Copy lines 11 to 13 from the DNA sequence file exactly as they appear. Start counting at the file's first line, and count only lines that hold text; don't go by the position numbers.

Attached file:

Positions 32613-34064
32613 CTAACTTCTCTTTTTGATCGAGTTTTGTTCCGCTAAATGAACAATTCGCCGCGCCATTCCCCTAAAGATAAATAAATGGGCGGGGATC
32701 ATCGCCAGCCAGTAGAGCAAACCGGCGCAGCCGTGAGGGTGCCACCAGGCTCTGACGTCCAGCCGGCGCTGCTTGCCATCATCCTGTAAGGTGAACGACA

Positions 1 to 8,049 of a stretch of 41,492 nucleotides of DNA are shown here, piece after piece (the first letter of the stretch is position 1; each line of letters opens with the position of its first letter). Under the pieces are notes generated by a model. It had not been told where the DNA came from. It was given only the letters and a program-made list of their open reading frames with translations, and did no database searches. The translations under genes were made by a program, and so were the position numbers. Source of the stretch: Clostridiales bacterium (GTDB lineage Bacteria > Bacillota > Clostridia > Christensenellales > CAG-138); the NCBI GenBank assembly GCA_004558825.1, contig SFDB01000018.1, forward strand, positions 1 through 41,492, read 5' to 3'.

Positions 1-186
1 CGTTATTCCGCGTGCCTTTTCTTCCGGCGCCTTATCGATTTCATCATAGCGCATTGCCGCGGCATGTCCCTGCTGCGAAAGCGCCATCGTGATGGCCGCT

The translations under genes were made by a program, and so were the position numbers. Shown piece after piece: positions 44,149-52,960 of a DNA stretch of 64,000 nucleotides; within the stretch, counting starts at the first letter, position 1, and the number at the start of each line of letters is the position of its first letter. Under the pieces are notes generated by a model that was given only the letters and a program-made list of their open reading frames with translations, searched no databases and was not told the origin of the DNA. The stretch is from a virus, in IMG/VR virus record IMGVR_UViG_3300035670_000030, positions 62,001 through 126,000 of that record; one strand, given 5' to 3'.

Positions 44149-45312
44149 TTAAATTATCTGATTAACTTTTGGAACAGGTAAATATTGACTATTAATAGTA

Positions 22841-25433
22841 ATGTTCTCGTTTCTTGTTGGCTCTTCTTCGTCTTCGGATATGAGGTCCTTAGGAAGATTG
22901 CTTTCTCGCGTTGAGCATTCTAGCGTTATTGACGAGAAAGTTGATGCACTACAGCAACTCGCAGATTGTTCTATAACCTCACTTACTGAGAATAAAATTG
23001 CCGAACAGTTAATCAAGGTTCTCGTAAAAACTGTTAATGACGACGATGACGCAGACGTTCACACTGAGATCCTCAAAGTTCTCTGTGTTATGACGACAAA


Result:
22841 ATGTTCTCGTTTCTTGTTGGCTCTTCTTCGTCTTCGGATATGAGGTCCTTAGGAAGATTG
22901 CTTTCTCGCGTTGAGCATTCTAGCGTTATTGACGAGAAAGTTGATGCACTACAGCAACTCGCAGATTGTTCTATAACCTCACTTACTGAGAATAAAATTG
23001 CCGAACAGTTAATCAAGGTTCTCGTAAAAACTGTTAATGACGACGATGACGCAGACGTTCACACTGAGATCCTCAAAGTTCTCTGTGTTATGACGACAAA